On the other hand, the results in 2015 and 2016 indicate a clear decline in the two-party system, which characterized the Spanish political system from 1977 onwards. Between 1977 and 2015, the two most voted parties always won more than 65% of the votes between them (63.8% in 1977), and often won more than 70% or 80% of total votes. However, in 2015 and 2016, the rise of Podemos and C’s reduced this percentage to little more than 50%. Podemos rose as a political party from the assemblies of the ‘indignants’ on 15 May (15M) 2011, who were protesting against the social consequences of the economic crisis (unemployment, job insecurity, evictions, poverty, etc.) and against the austerity policies imposed by Brussels. It was intended as an alternative to the PSOE and to dispute the hegemony of the leftist bloc. C’s, which had already been present in the Catalan Parliament since 2006 and had grown through its anti-Catalan discourse, represents a centre-right option which, in contrast to the immobility of the PP, is intended to regenerate political life, reform and streamline the administration of the State and put an end to corruption. In short, both parties were able to break up the two-party system, making it crucial, at least in the immediate future, for agreements to be reached to win a government majority.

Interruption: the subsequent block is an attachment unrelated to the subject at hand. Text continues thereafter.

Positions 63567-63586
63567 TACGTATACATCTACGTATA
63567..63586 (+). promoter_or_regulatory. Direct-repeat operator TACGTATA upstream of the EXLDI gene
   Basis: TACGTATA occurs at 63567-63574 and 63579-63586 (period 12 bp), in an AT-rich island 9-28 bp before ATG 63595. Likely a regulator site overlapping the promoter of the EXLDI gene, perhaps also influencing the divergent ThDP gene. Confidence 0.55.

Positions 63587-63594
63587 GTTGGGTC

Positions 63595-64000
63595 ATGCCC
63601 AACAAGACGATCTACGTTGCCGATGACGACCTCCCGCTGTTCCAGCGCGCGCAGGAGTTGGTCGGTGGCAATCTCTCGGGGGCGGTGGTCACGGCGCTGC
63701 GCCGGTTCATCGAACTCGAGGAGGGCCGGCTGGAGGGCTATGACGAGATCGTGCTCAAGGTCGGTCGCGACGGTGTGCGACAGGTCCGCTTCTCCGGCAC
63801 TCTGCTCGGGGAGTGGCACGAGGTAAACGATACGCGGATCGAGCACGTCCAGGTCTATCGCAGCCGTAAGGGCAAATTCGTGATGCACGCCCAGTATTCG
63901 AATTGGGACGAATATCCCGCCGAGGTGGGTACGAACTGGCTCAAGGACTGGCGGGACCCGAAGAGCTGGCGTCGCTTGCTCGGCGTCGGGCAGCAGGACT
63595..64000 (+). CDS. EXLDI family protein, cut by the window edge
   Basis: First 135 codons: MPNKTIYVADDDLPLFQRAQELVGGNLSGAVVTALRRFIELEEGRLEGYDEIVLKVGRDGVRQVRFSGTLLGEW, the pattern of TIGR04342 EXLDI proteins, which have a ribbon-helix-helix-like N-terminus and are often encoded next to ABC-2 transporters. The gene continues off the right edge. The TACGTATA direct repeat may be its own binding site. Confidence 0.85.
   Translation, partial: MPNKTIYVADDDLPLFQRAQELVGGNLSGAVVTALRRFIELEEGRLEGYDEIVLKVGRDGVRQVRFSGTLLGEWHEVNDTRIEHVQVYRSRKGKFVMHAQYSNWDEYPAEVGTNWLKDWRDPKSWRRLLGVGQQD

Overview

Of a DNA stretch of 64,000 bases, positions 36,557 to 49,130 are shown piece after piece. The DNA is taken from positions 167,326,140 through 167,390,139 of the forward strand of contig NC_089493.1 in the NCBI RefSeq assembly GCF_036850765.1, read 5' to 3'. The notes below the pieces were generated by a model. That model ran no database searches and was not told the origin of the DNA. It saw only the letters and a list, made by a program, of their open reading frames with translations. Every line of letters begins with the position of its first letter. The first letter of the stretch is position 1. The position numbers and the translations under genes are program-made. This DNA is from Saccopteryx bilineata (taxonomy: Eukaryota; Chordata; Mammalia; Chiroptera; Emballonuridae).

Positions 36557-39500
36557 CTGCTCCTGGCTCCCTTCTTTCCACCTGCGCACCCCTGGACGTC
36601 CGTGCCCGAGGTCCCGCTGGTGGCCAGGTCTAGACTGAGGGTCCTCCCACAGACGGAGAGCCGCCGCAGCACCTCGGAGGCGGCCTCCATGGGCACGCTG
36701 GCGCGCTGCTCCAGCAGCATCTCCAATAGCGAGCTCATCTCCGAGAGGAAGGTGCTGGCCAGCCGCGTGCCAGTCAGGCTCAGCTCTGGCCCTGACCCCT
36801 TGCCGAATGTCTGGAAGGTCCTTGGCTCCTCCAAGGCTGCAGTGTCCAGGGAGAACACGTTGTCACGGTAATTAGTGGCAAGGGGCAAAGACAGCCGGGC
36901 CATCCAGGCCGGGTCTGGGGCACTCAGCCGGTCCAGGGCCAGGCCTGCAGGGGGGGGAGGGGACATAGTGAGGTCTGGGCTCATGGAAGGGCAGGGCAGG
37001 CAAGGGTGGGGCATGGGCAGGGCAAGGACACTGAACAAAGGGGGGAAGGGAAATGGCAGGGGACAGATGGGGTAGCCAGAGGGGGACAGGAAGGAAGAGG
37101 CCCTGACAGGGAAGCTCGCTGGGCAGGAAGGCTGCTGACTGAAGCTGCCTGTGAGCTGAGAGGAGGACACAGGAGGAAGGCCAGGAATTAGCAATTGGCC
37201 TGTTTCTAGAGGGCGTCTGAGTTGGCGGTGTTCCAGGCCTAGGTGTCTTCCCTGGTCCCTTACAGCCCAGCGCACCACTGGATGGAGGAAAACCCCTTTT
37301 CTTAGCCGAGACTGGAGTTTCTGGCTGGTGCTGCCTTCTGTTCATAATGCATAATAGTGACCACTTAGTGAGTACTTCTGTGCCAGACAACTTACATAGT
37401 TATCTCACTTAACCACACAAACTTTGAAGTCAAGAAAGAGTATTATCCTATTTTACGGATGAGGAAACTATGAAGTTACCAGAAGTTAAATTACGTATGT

CHART 5 The Two Most Voted Parties, 1977-2016

Source: reworking of electoral data